“You know what I mean? Either they’re going to catch you and kill you or catch you and jail you. And if they don’t catch you, they will catch you,” she said. “At that point it was just like, we have to go.”
Machi’s father initially fled south to the Saudi Arabian border by himself, promising his pregnant wife he’d return for her in a few years. But a single man fleeing without wife or child is a hard sell for the camp guards who take in only the most desperate and despairing. Denied asylum, he turned back for his wife, cut ties with the life he’d hoped for in Iraq and was eventually let through the border.
They make light of it now, Machi said. Which is what happens when that near death adrenaline has finally faded.
“You were never going to come back for us!” she laughs, pretending it’s her father in front of her, not some confused reporter who doesn’t get the joke and maybe never will. But then:
“In a way my mother and I were the keys to getting out of the country,” she says, abruptly changing tone.
The family spent the next two years living in a tent. When their neighbors grew restless or homesick and chanced life back in Iraq, they told themselves it wouldn’t be much longer — they’d make it. They had to.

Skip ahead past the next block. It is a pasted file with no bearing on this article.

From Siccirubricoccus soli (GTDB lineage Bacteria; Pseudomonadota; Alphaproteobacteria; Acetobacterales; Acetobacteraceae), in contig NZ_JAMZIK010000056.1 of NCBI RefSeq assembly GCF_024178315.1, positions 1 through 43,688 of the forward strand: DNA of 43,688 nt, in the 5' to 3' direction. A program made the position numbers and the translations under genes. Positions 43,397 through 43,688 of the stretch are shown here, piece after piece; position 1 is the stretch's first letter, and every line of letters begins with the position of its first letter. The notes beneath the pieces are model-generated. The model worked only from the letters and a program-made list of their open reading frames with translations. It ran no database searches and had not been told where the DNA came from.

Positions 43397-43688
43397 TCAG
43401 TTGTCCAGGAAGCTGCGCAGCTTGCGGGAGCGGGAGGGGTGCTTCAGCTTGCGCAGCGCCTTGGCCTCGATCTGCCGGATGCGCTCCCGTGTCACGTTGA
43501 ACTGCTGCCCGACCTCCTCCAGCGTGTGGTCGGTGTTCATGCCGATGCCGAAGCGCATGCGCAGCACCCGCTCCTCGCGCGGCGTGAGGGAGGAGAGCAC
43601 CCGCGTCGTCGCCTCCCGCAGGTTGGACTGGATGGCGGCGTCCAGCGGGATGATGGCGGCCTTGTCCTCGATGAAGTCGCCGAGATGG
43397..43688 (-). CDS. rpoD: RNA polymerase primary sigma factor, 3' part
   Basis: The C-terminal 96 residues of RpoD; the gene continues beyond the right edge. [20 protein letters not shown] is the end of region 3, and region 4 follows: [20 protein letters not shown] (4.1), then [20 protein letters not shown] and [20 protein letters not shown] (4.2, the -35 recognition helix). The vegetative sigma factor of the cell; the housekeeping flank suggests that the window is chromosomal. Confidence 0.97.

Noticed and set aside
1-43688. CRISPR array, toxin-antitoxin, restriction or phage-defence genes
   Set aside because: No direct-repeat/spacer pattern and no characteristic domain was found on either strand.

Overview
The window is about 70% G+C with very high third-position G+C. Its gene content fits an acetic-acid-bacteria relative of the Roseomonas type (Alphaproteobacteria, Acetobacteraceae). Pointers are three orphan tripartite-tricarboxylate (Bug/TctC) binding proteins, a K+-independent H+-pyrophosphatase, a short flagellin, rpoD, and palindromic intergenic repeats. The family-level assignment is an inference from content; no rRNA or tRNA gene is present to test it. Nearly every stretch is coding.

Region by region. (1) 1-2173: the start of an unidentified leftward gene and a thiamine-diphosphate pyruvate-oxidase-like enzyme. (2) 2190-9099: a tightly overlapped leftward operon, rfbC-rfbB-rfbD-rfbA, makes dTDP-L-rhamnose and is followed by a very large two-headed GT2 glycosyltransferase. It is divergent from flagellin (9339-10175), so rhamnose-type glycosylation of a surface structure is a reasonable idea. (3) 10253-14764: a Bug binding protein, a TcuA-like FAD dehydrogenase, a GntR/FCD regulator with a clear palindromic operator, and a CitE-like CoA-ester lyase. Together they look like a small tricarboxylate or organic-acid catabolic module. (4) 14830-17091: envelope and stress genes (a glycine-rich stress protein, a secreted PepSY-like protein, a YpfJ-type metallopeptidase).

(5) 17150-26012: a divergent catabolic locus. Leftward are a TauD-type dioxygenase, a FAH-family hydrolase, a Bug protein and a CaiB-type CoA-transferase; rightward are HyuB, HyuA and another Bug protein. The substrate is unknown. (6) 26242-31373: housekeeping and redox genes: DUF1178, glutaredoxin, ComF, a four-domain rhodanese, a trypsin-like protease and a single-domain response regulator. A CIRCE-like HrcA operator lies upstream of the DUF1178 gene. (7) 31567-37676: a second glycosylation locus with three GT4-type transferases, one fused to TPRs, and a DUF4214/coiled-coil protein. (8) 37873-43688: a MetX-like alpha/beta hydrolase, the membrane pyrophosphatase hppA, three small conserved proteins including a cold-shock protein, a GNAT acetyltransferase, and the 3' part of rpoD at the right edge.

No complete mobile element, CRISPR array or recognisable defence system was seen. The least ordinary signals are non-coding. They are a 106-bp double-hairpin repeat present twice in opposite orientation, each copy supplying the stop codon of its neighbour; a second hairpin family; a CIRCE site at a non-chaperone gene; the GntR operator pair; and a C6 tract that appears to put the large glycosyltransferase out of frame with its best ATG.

But Saudi Arabia’s dominant Wahhabi population, a conservative branch of Islam, proved the country a difficult stay for the Shi’ite minority. They were discriminated against, forced to practice their religion in private.
Of course, this is all ten or so years of hearsay, gleaned from a father who’d rather not dwell on it and a mother who doesn’t see the point. Machi herself has no recollection of being there. Her first childhood memories are of kindergarten at Wexford Montessori Magnet School in Lansing, struggling to learn English and Arabic at the same time.
Until the fifth grade, in fact, she’d never thought of herself as anything but an American.
Sept. 11, 2001
Sept. 11 is not an easy thing for Machi to discuss, and not because she knew anyone trapped in the World Trade Center that day or because, at only ten years old, she had become a de facto blot on American culture, but because as a Muslim the topic is taboo. At least, in the manic realm of American mainstream conversation, ruled and run by hard lines and sound bites.